Even children as young as 7 sometimes cut themselves on purpose, according to a small study believed to be the first to examine self-injury at such early ages . e study was based on
Th interviews with children in the Denver area and central New Jersey, without confirmation from parents or others. But the researchers and independent experts say the results are credible and raise awareness about a disturbing problem.
Overall, almost 8 percent of the third-graders, or 15 kids, said they had ever intentionally hurt themselves by cutting, burning or poking their skin with sharp objects, hitting themselves, or other methods. These children included 8-yearolds and some as young as 7. About two-thirds of the children had done it more than once.
“It’s unfortunately probably more common than we want to think,” said lead researcher Benjamin Hankin, an associate psychology professor at the University of Denver.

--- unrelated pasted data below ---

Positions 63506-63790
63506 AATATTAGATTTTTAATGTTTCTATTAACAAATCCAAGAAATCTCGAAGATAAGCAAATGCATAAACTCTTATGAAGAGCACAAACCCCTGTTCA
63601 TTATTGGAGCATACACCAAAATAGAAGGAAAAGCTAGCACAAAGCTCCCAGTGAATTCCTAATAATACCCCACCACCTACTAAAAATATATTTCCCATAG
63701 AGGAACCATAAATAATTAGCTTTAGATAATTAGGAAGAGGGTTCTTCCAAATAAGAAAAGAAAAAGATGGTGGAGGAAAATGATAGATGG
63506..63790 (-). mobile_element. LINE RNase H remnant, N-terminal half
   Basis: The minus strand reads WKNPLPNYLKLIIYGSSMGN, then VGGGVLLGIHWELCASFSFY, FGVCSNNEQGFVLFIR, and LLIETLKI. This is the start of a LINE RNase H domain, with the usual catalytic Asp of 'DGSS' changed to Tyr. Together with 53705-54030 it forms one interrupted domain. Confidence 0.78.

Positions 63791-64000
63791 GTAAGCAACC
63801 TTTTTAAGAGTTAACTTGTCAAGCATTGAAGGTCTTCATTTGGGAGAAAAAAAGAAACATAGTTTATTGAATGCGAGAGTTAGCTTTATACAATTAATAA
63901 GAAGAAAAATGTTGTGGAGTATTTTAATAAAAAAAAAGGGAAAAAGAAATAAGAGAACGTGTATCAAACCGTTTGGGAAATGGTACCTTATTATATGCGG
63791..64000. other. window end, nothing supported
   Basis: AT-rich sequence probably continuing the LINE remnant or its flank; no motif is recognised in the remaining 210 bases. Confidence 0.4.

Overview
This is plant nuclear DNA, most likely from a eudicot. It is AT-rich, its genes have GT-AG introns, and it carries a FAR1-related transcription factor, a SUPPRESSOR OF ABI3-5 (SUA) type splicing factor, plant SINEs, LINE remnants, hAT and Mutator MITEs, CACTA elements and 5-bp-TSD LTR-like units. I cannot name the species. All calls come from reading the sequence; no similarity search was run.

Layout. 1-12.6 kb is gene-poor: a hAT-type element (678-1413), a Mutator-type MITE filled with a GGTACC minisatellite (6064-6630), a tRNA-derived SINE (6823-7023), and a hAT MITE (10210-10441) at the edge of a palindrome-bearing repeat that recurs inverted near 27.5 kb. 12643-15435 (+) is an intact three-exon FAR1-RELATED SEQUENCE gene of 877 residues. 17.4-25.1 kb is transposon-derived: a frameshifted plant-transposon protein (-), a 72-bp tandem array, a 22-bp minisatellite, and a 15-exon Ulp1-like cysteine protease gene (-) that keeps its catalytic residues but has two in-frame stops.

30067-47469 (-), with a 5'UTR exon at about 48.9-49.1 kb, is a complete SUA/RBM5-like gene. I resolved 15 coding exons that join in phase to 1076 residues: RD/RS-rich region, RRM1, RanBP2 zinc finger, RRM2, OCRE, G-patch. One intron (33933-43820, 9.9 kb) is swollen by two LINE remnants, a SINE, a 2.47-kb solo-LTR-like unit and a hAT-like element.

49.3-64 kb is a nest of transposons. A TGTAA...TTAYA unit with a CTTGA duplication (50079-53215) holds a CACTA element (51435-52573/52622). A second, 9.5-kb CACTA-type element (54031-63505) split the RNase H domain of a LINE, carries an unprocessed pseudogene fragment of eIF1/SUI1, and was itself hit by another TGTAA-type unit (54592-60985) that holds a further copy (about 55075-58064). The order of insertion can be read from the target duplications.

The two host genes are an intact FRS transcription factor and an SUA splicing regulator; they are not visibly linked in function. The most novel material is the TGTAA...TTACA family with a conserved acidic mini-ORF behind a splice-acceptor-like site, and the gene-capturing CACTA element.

The study involved 665 kids, including 197 thirdgraders, and was published online in the journal Pediatrics. The researchers had local schools send letters to families requesting that their children participate in the study. About two-thirds of families agreed; there were no differences among those who chose not to participate that might skew the results, Harkin said.
Many kids, even the youngest ones, find that causing physical pain helps them cope with emotional stress, Hankin said. Some researchers believe physical pain releases feel-good hormones called endorphins that can be calming.
Family strife, troubles in school and bullying are among reasons some kids hurt themselves.